Paper No. 27-7
Presentation Time: 9:30 AM
EVIDENCE FOR SYN-SEDIMENTARY TECTONISM IN A PALEOPROTEROZOIC RIFT BASIN: THE ESPANOLA FORMATION, LOWER HURONIAN SUPERGROUP, CANADA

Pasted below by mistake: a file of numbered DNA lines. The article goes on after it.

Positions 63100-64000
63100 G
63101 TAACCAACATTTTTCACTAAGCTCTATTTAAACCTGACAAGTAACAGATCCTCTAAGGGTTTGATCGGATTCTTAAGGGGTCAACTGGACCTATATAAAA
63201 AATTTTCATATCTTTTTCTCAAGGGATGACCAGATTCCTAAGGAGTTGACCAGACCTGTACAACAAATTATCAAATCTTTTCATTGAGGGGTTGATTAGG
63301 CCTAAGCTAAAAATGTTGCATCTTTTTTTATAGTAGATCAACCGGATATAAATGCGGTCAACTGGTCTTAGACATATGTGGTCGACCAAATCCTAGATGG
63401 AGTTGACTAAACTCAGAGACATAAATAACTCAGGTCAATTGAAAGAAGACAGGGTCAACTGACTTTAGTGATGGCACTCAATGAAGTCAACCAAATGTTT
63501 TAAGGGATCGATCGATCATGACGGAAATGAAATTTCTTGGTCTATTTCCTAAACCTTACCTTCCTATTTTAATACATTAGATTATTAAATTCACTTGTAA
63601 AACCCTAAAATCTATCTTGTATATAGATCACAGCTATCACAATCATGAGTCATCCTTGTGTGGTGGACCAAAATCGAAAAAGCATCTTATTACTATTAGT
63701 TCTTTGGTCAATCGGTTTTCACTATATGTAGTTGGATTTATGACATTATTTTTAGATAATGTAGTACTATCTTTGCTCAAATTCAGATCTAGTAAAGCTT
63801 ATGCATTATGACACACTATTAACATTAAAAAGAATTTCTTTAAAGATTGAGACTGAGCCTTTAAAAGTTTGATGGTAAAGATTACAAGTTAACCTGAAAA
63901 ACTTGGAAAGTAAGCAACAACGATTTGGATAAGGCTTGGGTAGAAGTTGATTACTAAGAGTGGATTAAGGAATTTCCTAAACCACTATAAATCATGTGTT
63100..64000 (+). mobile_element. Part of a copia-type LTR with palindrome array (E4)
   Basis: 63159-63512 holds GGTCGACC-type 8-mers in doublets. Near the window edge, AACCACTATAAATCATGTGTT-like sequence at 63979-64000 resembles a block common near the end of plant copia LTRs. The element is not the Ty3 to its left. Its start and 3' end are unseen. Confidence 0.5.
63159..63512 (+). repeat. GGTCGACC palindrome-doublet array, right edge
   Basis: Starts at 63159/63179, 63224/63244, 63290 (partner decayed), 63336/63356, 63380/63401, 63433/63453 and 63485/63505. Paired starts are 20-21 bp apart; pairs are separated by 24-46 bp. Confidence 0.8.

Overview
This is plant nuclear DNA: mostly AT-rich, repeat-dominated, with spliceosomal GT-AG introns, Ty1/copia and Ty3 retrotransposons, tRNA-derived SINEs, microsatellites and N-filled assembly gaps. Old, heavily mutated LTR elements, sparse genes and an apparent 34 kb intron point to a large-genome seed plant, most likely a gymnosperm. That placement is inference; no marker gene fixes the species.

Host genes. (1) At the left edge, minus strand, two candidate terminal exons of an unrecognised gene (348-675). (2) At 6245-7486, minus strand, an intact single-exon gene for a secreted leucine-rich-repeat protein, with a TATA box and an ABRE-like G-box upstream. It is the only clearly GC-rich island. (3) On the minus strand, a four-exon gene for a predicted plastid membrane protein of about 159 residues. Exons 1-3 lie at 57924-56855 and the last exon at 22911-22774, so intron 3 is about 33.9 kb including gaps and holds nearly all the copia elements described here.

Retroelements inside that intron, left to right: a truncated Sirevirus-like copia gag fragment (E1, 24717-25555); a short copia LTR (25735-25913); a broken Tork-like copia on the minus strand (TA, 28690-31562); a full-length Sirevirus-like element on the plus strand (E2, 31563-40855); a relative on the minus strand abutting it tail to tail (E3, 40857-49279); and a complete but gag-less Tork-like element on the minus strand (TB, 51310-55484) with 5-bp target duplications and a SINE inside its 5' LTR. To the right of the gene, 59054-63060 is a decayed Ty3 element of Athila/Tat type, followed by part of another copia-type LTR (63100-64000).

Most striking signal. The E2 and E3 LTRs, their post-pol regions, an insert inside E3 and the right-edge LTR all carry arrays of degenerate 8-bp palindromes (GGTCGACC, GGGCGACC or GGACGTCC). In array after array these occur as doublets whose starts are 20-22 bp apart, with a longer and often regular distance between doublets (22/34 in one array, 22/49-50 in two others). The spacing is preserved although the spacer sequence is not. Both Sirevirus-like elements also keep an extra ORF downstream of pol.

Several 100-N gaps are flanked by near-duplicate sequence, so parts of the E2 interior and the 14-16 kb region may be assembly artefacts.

The 2.45 – 2.2 Ga Huronian Supergroup exposed along the north shore of Lake Huron, Ontario, Canada is inferred to have been deposited during a transition from continental rifting to passive continental margin development. The Espanola Formation is considered part of the lower Huronian Supergroup, which contains evidence of recurrent syndepositional to early post-depositional tectonic activity. Tectonically-induced deformation structures in the Espanola Formation are broadly grouped into two main categories: 1) structures formed by forceful intrusion, and 2) soft-sediment deformation structures. Forceful intrusion structures are represented by 10 to 100 cm thick clastic dykes, whereas soft-sediment deformation is indicated by large-scale slump structures, intraformational breccia, load casts, ball and pillow structures, convolute lamination and dish-and-pillar structures. All but the slump structures are restricted to discrete stratigraphic horizons, laterally traceable over long distances and confined between undisturbed strata of similar lithology. Such characteristics strongly indicate liquefaction and fluidization mechanisms possibly triggered by rift-related seismic activities during lower Huronian basin subsidence. The slump structures, presence of basin bounding faults, and continental flood basalts at the base of the Huronian Supergroup further support a rift basin interpretation. Strikingly similar deformation structures of different ages have been reported from other regions, including examples from South Africa, Australia and India. Geochemically, siltstones of the Espanola Formation plot in the continental arc field on Th-Sc-Zr/10 and La-Th-Sc ternary plots, which probably reflects the tectonic setting of the source rocks, rather than the Huronian basin itself. Geochemical comparisons with modern and Paleozoic continental rift basin sediments indicate similar discrepancies in tectonic setting discrimination.